The Food and Nutrition Solutions (FONUS) Ltd was established by lecturers at Makerere University in Kampala, Uganda to provide consultancy services to start-up companies and community based projects in the agriculture, nutrition and health sectors. In October 2014, FONUS, in partnership with Food Technology and Business Incubation Centre (FTBIC) and the National Agriculture Advisory Services (NAADS) was awarded a grant by TradeMark East Africa Challenge Fund (TRAC) to support the establishment of a mango processing facility in an isolated district of Northern Uganda. The project involves the creation of a local mango processing facility with a 50 MT daily capacity that can transform the plentiful, but largely wasted mango crop in the Londonga sub-county in Yumbe District into a mango juicing pulp for subsequent use in beverage products.
During the initial stages of the contracting between TRAC and FONUS the latter had identified and provisionally secured 20 acres of land from the Yumbe District Local Government. This land was to be used to establish the processing facility, while also being used to create demonstration gardens where mango agronomic and post-harvest practices would be exhibited to farmers interested in supplying mangos to the FONUS processing facility. However, just as FONUS were in the stages of clearing and fencing the land, issues arose with the immediate community as to who the land actually belonged to. This resulted in the Local Government withdrawing their offer on the land after several attempts had been made by FONUS to arbitrate a settlement.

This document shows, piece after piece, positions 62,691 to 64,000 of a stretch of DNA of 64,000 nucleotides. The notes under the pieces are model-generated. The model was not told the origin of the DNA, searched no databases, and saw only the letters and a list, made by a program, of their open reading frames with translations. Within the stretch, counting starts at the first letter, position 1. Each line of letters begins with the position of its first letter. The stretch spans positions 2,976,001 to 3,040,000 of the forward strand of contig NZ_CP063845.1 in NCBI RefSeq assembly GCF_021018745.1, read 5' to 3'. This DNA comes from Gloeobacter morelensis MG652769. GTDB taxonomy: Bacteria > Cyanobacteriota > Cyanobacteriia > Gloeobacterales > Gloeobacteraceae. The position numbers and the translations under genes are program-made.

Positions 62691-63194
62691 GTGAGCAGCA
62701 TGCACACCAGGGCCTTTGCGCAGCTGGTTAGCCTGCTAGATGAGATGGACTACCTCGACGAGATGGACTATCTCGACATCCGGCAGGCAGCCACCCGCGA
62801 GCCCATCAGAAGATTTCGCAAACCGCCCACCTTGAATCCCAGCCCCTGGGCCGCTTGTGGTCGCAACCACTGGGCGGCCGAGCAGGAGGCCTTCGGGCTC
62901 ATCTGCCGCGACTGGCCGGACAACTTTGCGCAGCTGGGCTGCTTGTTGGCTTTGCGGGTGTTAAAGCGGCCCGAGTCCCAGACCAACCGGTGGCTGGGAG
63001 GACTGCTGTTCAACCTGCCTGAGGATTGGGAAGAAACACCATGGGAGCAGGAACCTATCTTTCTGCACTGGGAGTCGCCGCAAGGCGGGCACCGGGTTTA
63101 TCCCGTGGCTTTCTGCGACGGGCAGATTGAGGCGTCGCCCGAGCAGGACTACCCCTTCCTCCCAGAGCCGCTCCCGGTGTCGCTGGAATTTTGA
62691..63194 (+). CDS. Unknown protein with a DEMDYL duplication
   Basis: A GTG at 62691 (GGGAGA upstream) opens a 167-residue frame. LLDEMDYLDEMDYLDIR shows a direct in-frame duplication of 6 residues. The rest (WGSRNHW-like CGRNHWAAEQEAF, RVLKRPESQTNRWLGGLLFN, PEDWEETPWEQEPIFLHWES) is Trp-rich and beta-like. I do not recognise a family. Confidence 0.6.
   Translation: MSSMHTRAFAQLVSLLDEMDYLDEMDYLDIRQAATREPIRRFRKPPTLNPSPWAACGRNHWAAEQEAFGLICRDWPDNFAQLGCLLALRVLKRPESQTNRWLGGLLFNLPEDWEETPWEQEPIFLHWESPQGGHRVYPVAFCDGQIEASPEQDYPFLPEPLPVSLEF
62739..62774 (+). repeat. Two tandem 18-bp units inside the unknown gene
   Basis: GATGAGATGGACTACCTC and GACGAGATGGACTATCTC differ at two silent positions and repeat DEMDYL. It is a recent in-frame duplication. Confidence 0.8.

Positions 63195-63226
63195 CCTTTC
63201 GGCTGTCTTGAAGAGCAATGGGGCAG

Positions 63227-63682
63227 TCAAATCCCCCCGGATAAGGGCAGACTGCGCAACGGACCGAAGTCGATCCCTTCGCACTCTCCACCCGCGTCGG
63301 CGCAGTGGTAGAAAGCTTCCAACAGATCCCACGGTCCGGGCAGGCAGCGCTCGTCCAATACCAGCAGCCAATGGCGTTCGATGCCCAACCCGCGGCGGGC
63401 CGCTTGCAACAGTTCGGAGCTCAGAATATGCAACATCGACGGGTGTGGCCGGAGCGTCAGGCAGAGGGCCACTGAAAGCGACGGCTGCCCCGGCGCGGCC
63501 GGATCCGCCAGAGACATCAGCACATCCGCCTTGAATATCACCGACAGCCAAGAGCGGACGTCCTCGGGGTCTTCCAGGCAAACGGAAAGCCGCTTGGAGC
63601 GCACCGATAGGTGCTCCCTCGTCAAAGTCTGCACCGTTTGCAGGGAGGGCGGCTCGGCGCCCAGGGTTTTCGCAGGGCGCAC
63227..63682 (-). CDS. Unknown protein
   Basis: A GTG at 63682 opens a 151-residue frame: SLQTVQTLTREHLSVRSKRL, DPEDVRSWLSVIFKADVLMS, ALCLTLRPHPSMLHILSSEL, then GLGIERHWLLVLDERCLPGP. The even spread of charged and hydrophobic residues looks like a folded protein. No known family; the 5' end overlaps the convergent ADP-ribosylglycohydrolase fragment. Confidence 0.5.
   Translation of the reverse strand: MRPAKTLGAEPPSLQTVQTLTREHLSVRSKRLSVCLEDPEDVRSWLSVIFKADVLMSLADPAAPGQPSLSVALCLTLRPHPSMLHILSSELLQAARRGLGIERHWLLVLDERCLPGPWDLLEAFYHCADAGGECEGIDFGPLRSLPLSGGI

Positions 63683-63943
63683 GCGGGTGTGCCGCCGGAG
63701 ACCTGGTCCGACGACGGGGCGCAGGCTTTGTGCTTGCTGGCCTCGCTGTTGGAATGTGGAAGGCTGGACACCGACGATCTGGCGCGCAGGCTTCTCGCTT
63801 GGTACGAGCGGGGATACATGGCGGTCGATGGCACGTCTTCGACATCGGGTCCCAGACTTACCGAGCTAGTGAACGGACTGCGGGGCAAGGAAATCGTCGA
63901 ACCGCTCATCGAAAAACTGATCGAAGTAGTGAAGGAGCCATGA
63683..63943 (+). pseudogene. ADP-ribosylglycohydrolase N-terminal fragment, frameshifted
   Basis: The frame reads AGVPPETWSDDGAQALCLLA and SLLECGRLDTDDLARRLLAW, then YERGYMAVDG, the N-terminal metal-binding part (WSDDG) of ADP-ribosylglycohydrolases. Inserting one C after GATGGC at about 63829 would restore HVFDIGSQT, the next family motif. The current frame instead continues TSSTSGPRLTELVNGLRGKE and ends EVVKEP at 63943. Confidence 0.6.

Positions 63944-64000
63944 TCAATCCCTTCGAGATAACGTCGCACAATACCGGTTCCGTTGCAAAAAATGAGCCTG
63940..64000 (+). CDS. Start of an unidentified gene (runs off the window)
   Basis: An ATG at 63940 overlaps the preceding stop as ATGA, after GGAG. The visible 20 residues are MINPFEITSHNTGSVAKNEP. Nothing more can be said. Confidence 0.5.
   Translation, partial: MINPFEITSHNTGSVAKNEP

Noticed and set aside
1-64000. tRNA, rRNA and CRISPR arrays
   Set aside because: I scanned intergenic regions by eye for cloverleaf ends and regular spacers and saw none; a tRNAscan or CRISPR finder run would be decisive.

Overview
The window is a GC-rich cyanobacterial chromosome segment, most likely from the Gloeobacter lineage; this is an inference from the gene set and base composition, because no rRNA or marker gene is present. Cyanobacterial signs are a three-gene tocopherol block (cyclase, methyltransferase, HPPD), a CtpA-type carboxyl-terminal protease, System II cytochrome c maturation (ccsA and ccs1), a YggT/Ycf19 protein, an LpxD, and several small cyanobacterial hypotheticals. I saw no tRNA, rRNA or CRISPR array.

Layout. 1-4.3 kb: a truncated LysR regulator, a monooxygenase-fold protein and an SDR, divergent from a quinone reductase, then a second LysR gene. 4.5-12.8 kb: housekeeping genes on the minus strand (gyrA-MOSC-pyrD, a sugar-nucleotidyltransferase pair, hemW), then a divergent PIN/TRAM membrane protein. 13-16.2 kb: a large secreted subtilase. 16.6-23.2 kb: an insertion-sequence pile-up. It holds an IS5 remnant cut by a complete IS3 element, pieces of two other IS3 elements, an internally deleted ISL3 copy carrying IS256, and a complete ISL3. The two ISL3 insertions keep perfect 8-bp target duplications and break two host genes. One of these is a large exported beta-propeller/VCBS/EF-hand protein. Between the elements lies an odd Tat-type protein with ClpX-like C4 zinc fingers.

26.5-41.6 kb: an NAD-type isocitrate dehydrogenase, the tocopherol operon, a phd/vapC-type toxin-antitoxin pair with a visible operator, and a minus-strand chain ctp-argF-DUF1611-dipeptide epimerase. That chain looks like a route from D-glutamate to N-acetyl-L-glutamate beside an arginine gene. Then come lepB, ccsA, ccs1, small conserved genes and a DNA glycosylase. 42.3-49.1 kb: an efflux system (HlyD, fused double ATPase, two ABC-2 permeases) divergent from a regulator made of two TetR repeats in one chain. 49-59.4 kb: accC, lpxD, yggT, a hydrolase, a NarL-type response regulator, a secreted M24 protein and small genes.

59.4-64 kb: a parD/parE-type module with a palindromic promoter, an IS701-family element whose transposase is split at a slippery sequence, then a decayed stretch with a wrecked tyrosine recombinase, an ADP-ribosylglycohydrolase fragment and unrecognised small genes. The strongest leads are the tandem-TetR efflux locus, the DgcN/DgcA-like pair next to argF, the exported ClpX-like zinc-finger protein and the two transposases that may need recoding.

Following this withdrawal of Government support for the project, FONUS acted swiftly on a home-grown solution to the land asset issue by gathering their own resources and purchasing a 5-acre piece of land privately in Londonga sub-county. To ensure that no land ownership issues would surface again, a Memorandum of Understanding (MOU) was signed with the original land owner on 30th June 2015 and a purchase payment was made. In addition to the land sale agreement, a wide grouping of family relations and community members also signed the agreement to demonstrate no local opposition to the sale. This purchase agreement was well-documented to show that FONUS were the new owners of the land.
Following this, a feasibility study was conducted and completed after which FONUS cleared the site of vegetation and installed a boundary fence, using local labour to complete the tasks. Architectural drawings were drawn up and an Environmental Social Impact Assessment was carried out according to the National Environmental Management Authority (NEMA) requirements. FONUS subsequently received clearance from the National Environmental Management Authority (NEMA) to proceed with the construction of the processing plant. On 16th March 2016, the foundation slab for the facility was completed. With this first milestone completed it is fair to say that FONUS has successfully overcome a set of complex and significant challenges. With the first milestone having been achieved, the outlook for the implementation of the project is more positive. The construction of the processing plant will lead to approximately 45 new job opportunities for personnel directly employed in the factory. 70,000 farmer households will benefit through the sale of mangoes. The processing plant will also help increase the competitiveness of fruit prices in local markets and thus stimulate a rise in prices and demands for better quality fruit offered by farmers.
As FONUS’ Project Director says: “The facility will do much to raise local farmers’ incomes, improve farming know-how and enable the wider community to introduce a wide range of new education, health and business services that will create employment opportunities for the Yumbe District’s citizens; these new jobs being commercially sustainable.” – William Kyamuhangire